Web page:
Qatar’s solution may be increasingly imitated across the Gulf: where it is unable to find local citizens to move into jobs, it appears to be encouraging the use of Arab workers from other countries, rather than the South Asians and East Asians who have traditionally done much of the hard labor.

“We have now started to limit foreign labor,” said Hussain Yousuf al-Mulla, undersecretary at Qatar’s labour ministry. “When I say foreign, I mean Asian workers.

“The instructions that have come to us from the government are to stick to Arab laborers. Foreign laborers caused many problems — their number is big, their customs and habits are not similar to ours, besides social and security problems.”

Oman and Bahrain, which have seen street protests this year, also aim to localize jobs, but they may have less room for expensive steps such as job subsidies since they are not as wealthy as bigger oil exporters. Both countries are receiving multibillion dollar aid schemes from other GCC governments.

Oman’s foreign minister said in March that his country planned reforms which could include reducing the number of foreign workers.

Khan of the ILO predicted the GCC states would need years of work to reduce unemployment rates among their citizens and cut their dependence on foreign labor.

“I don’t think the nationals are, at the moment, ready to ‘take over’,” he said. (Additional reporting by Amran Abocar and Asma Alsharif; Editing by Andrew Torchia)


Al-Qaeda Prisoners Escape in Yemen

June 30, 2011 by · Leave a Comment 

By Mohamed Sudam

SANAA (Reuters) – A senior U.S. official pressed the Yemeni government on Wednesday to implement a Gulf Arab initiative calling for President Ali Abdullah Saleh to step down to end months of protest, Yemeni officials said.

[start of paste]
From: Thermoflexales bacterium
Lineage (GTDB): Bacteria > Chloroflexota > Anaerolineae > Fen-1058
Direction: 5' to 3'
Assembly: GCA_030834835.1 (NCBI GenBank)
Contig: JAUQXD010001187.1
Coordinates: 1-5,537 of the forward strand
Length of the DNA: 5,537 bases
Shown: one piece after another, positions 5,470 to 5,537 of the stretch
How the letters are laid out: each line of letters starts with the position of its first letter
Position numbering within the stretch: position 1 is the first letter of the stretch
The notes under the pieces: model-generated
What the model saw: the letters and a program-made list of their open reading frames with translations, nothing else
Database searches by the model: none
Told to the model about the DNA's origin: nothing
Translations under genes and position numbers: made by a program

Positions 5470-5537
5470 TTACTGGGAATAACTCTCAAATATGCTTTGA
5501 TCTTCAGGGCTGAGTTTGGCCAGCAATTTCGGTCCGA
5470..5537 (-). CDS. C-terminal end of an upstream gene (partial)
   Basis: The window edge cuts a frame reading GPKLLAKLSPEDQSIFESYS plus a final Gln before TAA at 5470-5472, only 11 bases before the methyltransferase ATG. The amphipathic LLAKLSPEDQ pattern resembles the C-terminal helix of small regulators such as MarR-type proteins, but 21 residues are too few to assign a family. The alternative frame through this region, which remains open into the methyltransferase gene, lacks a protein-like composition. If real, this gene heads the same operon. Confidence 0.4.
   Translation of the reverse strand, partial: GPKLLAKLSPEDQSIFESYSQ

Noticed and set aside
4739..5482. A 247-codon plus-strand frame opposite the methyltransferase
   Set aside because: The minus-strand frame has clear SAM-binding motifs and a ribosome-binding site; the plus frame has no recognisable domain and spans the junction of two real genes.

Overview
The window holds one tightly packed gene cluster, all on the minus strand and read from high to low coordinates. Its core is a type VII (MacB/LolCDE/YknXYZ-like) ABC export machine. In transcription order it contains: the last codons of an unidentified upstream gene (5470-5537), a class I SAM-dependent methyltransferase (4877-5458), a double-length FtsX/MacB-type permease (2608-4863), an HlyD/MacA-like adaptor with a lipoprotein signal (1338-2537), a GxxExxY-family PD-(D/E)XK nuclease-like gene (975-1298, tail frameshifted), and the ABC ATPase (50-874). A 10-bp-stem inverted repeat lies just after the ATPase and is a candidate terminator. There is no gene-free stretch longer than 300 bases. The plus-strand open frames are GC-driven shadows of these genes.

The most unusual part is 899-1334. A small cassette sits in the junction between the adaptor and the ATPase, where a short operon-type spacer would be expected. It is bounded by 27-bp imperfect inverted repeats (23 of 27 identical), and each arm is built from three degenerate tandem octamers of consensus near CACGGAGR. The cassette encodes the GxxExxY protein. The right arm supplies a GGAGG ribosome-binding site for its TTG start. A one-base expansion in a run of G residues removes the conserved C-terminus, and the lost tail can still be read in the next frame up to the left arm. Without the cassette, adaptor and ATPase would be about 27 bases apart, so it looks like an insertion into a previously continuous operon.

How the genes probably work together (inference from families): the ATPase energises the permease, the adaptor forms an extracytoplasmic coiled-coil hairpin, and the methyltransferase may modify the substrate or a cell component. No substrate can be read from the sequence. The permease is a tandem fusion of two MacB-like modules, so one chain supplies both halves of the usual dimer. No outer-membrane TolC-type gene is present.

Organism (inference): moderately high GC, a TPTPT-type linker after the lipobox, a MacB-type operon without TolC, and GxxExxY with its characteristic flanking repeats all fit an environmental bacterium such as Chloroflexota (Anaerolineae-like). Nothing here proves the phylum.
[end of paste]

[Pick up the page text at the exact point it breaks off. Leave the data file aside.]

The United States and ally Saudi Arabia fear that a power vacuum and tribal warfare in Yemen will be exploited by the local wing of al Qaeda to launch attacks in the region and beyond.

On Wednesday, dozens of al Qaeda militants escaped from a prison in the city of al-Mukalla in southern Yemen, the latest in a series of increasingly deadly clashes between security forces and militants in the south of the country.

A Yemeni government source said Jeffrey Feltman, the U.S. Assistant Secretary for Near Eastern Affairs, met Foreign Minister Abubakr al-Qirbi and Vice President Abd-Rabbu Mansour Hadi, who is acting president.

“The American side insisted on implementing the Gulf initiative and then removing features of tension (protests), while the Yemeni side demanded that features of tension be removed first and then implementing the initiative,” a Yemeni government source told Reuters.

Saleh has exasperated his rich Gulf Arab neighbors by three times agreeing to step down, only to pull out of a transition plan at the last minute and cling on to power.
Saleh is in Saudi Arabia recovering from injuries sustained in an attack on his palace in Sanaa nearly three weeks ago.